A Progressive Pedagogy: Legacies and New Directions
Children's play activities, particularly the development of dramatic scenarios, have been a central focus of developmental-interaction thinking over many decades. To understand the emphasis on play and the specific meanings accorded to it within this tradition, we must go back to the early part of the century and the progressive education movement. In this tradition, play was seen as a mode of learning, not only for preschoolers but for children in the elementary years (Johnson, 1928; Biber, 1984). Therefore, play activities assumed a central place m the preschool curriculum and were developed in relation to social studies in the early elementary years. From the beginning, practice was grounded in a theory of the developing child. In addition, educational practice was informed by an implicit theory of symbolization -namely, the idea that recasting experience in symbolic form (as in play) is not only a matter of expression but a prime means for consolidating, extending, and creating knowledge. As the psychological theory base of the developmental-interaction view was formulated (Biber, 1967; Franklin, 1981; Shapiro and Biber, 1972), a second stream of thinking about play assumed importance. Psychoanalytic thin.king, primarily in the form of ego psychology, emphasized the functions of play as a pathway for personal expression and growth, a means for gaining emotional insight and resolving conflict.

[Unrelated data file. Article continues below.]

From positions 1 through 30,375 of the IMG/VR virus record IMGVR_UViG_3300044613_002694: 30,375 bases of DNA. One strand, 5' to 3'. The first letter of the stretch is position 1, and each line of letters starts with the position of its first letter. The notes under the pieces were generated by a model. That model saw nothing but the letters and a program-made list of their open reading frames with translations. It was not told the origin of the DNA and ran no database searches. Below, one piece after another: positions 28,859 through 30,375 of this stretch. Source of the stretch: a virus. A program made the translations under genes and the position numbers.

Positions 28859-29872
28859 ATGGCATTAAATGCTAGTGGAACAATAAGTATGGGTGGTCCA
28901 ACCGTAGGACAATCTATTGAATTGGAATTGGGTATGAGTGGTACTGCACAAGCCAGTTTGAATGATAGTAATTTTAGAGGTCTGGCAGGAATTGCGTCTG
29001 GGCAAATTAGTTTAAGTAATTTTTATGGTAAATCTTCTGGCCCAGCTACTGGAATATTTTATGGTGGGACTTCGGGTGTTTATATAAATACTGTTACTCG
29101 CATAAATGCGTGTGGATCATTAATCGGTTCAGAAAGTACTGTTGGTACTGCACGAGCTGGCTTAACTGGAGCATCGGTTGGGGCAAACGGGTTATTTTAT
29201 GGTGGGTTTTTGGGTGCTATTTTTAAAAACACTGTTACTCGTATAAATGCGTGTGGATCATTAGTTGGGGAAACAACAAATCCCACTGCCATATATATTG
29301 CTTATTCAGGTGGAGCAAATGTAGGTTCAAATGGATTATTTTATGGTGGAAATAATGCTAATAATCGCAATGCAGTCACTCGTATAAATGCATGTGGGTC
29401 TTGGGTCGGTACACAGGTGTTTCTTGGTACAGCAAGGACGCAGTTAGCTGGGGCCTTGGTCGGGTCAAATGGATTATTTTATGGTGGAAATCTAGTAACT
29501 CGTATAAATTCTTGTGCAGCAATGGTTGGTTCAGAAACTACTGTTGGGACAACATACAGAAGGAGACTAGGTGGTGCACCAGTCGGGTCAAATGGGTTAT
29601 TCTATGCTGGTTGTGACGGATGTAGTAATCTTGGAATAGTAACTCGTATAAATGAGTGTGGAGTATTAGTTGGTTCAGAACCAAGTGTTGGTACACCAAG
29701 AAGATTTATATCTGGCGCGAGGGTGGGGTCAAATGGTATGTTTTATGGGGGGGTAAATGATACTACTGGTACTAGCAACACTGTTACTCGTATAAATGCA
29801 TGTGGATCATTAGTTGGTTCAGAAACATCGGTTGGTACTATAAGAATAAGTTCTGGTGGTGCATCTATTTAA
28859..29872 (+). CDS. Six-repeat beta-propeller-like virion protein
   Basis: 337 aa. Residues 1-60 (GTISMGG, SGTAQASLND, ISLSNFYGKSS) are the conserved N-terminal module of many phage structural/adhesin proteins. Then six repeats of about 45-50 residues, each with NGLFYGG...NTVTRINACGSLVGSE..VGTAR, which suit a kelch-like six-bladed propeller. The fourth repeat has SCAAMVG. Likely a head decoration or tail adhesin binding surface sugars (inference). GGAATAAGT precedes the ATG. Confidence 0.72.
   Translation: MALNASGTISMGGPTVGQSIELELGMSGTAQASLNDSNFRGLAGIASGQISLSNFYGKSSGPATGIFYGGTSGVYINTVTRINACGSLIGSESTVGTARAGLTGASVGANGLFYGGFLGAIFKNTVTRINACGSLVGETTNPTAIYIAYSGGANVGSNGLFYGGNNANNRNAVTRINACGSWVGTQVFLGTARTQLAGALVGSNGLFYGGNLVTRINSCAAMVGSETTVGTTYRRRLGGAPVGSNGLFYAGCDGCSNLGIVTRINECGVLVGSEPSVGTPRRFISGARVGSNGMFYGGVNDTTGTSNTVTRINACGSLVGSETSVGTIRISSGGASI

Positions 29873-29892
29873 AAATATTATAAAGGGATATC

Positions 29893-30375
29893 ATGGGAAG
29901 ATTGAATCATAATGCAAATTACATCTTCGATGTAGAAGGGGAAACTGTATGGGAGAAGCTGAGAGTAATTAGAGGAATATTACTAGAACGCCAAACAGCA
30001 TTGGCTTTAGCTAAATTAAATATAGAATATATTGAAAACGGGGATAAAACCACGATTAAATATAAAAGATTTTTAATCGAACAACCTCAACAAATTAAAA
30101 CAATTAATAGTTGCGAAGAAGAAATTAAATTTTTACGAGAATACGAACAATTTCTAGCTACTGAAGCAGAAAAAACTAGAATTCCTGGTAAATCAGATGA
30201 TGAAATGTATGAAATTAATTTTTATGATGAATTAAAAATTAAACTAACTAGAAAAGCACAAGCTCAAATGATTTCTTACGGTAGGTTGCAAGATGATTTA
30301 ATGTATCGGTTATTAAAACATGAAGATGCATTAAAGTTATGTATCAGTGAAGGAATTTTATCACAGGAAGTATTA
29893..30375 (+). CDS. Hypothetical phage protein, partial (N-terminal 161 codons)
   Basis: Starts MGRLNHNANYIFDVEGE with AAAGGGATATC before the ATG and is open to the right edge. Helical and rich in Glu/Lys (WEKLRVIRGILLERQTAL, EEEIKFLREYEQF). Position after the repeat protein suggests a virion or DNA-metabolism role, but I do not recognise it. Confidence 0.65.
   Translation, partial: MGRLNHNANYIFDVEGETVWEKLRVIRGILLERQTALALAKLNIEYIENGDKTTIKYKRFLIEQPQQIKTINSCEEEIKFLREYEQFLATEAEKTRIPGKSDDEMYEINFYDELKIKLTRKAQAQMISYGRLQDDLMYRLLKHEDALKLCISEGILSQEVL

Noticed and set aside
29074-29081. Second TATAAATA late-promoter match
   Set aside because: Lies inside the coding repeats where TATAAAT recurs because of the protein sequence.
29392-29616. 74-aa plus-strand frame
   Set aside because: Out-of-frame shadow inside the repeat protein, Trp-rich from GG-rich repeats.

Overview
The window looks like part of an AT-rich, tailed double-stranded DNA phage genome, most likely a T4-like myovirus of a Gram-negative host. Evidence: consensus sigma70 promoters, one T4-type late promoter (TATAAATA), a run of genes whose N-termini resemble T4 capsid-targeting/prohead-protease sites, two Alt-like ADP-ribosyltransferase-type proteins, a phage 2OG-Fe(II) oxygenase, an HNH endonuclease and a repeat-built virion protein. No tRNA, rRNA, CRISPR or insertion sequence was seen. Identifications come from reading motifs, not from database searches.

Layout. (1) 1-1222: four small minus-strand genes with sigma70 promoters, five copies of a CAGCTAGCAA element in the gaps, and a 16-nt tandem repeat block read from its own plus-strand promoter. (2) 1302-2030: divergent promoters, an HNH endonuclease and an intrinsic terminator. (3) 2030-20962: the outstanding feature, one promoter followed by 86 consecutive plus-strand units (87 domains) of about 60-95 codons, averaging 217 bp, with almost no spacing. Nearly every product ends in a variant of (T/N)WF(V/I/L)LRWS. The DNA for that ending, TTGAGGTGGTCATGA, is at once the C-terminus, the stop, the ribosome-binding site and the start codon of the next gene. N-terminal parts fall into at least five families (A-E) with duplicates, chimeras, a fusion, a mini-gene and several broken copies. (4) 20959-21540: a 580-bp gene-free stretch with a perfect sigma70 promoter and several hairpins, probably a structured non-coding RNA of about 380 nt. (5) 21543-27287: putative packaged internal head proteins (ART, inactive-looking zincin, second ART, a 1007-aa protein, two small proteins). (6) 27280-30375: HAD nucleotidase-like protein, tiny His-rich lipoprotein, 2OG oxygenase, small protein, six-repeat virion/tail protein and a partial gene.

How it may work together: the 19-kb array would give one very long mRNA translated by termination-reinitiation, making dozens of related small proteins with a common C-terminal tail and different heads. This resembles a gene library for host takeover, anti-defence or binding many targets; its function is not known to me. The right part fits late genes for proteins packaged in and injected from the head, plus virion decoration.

In the first part of this chapter, I consider the view of play held by the founders -- Harriet Johnson, Caroline Pratt, Lucy Sprague Mitchell - and bow this view was realized in practice. The second part of the chapter examines writings by Biber and her associates that attempt to integrate the original lines of thinking with psychodynamic formulations. I will show how the introduction of psychoanalytic theory impinged on, and changed, concepts of play process and medium, sources of material, and the functions of play.
The third part of the chapter argues that certain contemporary developments in psychological theorizing provide new grounding for central ideas about play in classic developmental interactionism. These are: articulation of symbolic mediation theory, as represented in the work of Werner and Kaplan (1983/1963) and Vygotsky (1986); a broadened view of cognitive functioning, in particular the idea of narrative as a fundamental way of organizing experience (Brockmeier & Harre, 1997; Bruner, 1986; Wells, 1986); and the theme of self developing in interaction with others, specifically peers, in social collaborative activity.
Franklin, Margery B., "The Meanings of Play in the Developmental-Interaction Tradition" (1998). Child Development Institute Research and Resources. 5.